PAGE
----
Despite a rain-soaked morning, fashion week got off to an impressive start. While Perry Ellis’ Patrick Robinson proved that his talent crosses all categories, Kenneth Cole tried to get his message out. Doo.Ri did pretty, and so did Tocca, as per usual. Costello Tagliapietra, meanwhile, made a simple, beautiful first impression.
Perry Ellis: Let’s hope that, between them, the folks at Public Clothing Company and Perry Ellis International have the good sense to keep this thing going, because with Patrick Robinson directing women’s wear for the label — whether destined for better, contemporary or both — it has the building blocks for a major success story.
Robinson jumped out of the gate a year ago with an ultragirly better collection, its frivolity and vintage-y eccentricity tempered by a clever utilitarianism. So clever, in fact, that one might miss it, which was apparently an issue for the various suits involved, who feared too much fashion and too little of the same-old, same-old that typically sells in better departments. The argument goes that better is no place for even the minimal trappings of frou. But then, those ladies can’t buy what’s not there, so why not give them the chance to doll up a bit?
That said, this collection definitely has a contemporary look, which suits Robinson just fine — and he maintains he’s got the retail ammunition to fuel his upscale ambitions. “Neiman Marcus, Saks Fifth Avenue, Bergdorf Goodman, Barneys [New York], Harvey Nichols — have all been interested,” he said during a walk-through of his presentation on Tuesday. “I see this next to Marc by Marc [Jacobs].”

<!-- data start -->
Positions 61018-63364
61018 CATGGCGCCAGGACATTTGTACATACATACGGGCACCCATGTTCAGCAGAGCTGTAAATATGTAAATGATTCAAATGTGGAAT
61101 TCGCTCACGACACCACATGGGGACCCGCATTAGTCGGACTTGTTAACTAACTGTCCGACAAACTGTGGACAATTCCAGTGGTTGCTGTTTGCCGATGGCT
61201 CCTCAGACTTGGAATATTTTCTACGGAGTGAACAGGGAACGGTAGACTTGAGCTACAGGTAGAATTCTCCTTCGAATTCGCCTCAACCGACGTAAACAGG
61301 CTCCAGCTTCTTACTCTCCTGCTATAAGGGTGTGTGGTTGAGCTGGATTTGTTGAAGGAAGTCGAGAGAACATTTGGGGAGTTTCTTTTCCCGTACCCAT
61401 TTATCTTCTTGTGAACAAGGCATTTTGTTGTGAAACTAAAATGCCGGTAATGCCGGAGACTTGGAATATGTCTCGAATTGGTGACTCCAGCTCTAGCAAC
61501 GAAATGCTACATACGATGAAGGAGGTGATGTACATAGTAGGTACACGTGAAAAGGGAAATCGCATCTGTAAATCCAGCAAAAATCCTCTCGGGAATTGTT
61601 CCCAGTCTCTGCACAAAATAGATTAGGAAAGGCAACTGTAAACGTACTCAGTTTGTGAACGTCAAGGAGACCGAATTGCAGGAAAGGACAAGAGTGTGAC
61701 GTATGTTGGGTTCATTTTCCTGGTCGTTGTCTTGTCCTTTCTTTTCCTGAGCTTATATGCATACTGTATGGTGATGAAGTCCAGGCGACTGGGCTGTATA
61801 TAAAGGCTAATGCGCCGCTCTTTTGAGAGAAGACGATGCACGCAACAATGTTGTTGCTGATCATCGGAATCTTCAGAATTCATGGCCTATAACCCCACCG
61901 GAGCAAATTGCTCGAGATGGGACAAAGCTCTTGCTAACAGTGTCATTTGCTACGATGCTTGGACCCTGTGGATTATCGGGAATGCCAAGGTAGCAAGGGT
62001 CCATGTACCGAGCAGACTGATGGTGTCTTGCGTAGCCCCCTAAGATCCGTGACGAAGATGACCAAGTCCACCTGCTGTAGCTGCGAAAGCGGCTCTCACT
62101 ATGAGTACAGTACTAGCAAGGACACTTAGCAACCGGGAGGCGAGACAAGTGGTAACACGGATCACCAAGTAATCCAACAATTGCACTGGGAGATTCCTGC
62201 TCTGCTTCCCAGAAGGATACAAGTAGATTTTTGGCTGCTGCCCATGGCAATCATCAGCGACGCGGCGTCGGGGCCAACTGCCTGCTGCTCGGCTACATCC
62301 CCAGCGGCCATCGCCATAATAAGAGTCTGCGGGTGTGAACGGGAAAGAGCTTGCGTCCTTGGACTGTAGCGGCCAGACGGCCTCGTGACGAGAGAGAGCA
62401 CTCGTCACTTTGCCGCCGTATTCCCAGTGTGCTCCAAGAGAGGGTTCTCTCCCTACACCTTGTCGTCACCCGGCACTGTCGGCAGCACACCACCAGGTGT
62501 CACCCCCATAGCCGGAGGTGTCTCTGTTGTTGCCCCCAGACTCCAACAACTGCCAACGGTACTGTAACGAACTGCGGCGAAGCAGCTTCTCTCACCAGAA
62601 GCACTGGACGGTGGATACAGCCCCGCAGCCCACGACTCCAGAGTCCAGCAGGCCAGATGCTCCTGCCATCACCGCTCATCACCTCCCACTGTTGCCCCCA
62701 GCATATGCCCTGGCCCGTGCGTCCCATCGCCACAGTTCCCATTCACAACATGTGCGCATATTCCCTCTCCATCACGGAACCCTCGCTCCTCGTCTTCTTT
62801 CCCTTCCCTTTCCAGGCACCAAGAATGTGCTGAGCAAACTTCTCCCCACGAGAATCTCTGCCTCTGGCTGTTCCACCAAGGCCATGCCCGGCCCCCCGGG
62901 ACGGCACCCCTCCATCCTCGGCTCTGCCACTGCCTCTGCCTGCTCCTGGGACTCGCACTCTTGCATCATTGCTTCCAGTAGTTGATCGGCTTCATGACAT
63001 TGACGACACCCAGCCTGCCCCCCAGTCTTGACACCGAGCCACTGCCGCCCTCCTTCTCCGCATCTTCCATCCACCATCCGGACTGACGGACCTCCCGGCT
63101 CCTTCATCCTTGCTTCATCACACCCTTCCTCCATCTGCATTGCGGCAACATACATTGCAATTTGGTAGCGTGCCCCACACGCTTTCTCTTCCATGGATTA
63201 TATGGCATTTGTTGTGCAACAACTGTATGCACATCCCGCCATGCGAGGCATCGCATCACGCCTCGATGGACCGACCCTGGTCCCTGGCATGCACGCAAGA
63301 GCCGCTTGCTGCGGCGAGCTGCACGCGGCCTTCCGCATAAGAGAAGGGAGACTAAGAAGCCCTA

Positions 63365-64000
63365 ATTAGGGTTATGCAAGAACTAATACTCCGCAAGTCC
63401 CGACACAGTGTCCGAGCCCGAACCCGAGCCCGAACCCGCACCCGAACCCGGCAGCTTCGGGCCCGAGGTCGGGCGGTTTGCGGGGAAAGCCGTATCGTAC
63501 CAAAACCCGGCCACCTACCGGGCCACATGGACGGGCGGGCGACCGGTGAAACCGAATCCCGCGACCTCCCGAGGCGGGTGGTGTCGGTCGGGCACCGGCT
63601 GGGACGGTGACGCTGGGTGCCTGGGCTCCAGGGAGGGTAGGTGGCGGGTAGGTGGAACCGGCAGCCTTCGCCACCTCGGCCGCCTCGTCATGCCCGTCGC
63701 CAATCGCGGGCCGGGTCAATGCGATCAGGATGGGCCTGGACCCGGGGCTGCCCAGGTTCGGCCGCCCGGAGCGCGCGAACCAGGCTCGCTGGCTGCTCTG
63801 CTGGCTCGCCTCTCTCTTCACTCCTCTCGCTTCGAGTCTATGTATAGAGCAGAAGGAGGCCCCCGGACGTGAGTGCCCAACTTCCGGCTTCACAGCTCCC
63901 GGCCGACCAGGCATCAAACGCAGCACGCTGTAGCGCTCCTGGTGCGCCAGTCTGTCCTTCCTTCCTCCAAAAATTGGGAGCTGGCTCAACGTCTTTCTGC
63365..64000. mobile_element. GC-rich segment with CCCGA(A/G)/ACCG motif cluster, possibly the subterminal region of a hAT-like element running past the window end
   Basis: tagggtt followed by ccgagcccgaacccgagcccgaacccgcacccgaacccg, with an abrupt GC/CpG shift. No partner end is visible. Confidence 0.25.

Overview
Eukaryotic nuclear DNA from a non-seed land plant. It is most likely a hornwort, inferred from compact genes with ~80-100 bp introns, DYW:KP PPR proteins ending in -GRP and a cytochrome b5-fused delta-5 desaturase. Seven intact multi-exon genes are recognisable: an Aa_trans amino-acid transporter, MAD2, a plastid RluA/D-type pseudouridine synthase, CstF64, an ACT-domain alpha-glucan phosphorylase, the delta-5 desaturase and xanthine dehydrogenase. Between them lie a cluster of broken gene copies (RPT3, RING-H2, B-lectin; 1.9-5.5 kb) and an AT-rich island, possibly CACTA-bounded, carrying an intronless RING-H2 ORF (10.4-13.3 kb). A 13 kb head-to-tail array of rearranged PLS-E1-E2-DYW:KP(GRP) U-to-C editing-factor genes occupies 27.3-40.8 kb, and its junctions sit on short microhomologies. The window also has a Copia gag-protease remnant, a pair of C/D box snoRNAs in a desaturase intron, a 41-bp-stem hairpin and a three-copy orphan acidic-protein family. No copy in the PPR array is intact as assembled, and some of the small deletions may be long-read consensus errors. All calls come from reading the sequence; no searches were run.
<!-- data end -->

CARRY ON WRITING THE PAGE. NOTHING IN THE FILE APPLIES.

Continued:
Surely this effort could facilitate such an elevation. Robinson continued the collection’s feminine identity while moving deftly from the overt vintage attitude of the last two seasons. All pasteled, ruffled, brocaded and, yes, chinoed, the tight lineup of just 18 looks offered a do-it-your-way bounty in mixed colors, textures and even a few boyish touches. A very Perry sweater and ruffled shorts looked “Pretty Baby,” and the pink velvet-sashed white silk dress, ultraingenue. But the appeal here shouldn’t be limited to the underage set, since many of the skirts, pants and small jackets could easily swing toward chic, albeit young, matron types. Either way, it worked beautifully.
"I think that all anyone really wants in life is to have people understand us for who we actually are, despite everything," says Ruth Negga. The actress talks "Preachers" season 2 and more on WWD.com. #wwdeye (📷: Dan Doperalski)
"That's something that resonates with me too because I'm so locked into a number. If I go over that number it completely ruins my day so it's nice to get detached from the number on the scale." - Chelsea Handler on Kelly LeVeque's book "Body Love." #wwdeye (📷: John Salangsang)